• Dianna Carr

What Moms really need this Mother's Day!

To all the busy moms out there, Happy Mother’s Day!


This month’s blog focuses on the top health and wellness challenges busy moms face. I conducted a survey of 20 moms, and this is what I learned:

  • 45% indicated that exercise was the most challenging aspect of their health and wellness, with sleep coming in as second at 25%, nutrition at 15%, stress management at 10%, and self-care at 5% (though really all of these are forms of self-care).

  • 50% said time and 35% stated energy when asked why they found a particular area of health and wellness most challenging.

  • When asked about the one thing they wish they could improve about their health, some common themes included: consistency, physical fitness, better stress management, more sleep, and self-care.

As mothers we face different challenges based on the season that we are in. During the baby season we are often sleep deprived. During the toddler season we may feel run ragged chasing after our kiddos all day or trying to balance our role as full-time professional and full-time mom. Once they hit elementary school, extracurricular activities start, and time becomes slim as you are running to a different activity/practice/lesson/game multiple times per week. Then once the children aren’t children anymore and start their path into adulthood, this season brings with it a whole new level of stress and worry. Finally, you reach a point where maybe your babies start having babies and then you experience the whole cycle all over again through a different role. Now don’t get me wrong, motherhood is amazing, but each season comes with its own unique joys and challenges, and what’s often consistent across them all is that if you are not careful, you can forget to take care of yourself.


Below are some tips and strategies for busy moms to care for themselves during these seasons of life.


Exercise

Exercise might look different now than it did years ago before you became a mom. Maybe you don’t have time or energy to spend an hour a day at the gym, and that’s ok. Here’s some tips to squeeze more physical activity into your day.

  • Make family time active time. Take every opportunity you can to be active as a family. Maybe it’s an after-dinner walk, or playing in the backyard after school, or taking time on a Saturday to do a family yoga class online. Being active together is a great way to bond and connect with your family while still moving your body.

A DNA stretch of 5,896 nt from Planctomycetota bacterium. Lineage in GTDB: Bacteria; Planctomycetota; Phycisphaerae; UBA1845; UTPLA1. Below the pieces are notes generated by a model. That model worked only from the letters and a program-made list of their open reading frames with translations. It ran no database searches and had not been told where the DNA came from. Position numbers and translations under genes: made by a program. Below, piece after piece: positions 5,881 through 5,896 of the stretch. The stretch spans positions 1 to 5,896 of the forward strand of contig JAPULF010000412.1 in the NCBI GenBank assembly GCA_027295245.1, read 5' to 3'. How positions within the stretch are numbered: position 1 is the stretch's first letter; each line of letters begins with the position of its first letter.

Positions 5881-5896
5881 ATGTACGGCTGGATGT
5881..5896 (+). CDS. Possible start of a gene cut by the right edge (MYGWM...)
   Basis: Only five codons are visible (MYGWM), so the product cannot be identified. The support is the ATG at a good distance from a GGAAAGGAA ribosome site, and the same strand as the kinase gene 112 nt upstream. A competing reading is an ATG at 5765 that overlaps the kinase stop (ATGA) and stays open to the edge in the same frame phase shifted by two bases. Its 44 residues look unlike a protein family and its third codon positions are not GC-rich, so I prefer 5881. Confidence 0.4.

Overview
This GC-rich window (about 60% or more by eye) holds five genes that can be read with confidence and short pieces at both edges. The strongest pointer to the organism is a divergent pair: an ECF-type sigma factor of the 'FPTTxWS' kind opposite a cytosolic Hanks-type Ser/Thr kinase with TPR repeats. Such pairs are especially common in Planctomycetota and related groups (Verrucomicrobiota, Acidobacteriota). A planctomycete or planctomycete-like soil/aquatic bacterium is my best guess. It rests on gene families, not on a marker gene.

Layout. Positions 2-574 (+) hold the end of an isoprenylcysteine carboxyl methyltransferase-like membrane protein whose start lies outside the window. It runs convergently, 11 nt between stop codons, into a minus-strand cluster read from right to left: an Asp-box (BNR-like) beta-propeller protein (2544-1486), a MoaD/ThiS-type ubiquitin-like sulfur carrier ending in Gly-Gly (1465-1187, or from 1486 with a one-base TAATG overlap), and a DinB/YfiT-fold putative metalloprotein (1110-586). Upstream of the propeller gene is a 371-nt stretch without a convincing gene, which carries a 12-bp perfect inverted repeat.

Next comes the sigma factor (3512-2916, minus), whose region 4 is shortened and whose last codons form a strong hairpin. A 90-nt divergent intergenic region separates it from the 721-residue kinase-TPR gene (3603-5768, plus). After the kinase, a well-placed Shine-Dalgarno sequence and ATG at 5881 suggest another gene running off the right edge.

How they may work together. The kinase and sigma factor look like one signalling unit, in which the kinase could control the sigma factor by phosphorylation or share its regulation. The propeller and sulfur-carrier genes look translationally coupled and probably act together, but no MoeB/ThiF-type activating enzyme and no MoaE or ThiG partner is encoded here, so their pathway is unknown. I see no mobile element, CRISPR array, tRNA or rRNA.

• Increase your NEAT. NEAT (or non-exercise activity thermogenesis) is any activity outside of formal exercise. Just because you didn’t “workout” doesn’t mean you didn’t burn calories. Some ways to increase your NEAT include parking further away from the office or grocery store, using the stairs instead of elevator when possible, and having a dance party in your kitchen while making dinner.

  • Plan social activities around fitness. Looking for something fun to do for your next Girls Night Out? Why not consider a group fitness class at a local gym. Planning to meet a friend for coffee? See if there’s a coffee shop near a walking path so you can walk while you sip. Looking for a Date Night with your Spouse? Go for a hike and romantic picnic afterwards or try something new like a dance class or rock climbing lesson.

  • Ask for help. Do you have a spouse, parent, or friend that could maybe help with the kids or take something off of your plate so you could do a 30-minute workout a few days a week? Don’t be afraid to ask for help. Remember you are strong, but that doesn’t mean you have to do it alone.

The key to exercise is progress over perfection. Start with one day a week. Then build in an extra walk here or a yoga session there and before you know it, you are doing more today than you did yesterday and tomorrow you’ll strive to do even more.


Sleep

Never underestimate the value of a good night’s sleep. Sleep plays such an important role in our overall mental and physical health, from regulating our hunger and satiety hormones, to clearing out toxins in the brain. As such, the Institute for Integrative Nutrition recommends the following 9 steps to optimize sleep:

  • Set a consistent bedtime and wake time (even on weekends)

  • Exercise in the morning or as early in the day as possible

  • Get some fresh air and sunshine in the afternoon

  • Turn off screens at least 45-60 minutes before bed

  • Create a wind-down routine

  • Avoid naps during the day as much as possible

  • Set a comfortable sleeping environment in a cool, quiet, and dark room and use your bed for only two things: sex and sleep

  • Avoid eating or drinking, especially anything heavy or caffeinated a few hours before bed

  • Consider holistic sleep supplements (after consulting with your doctor of course)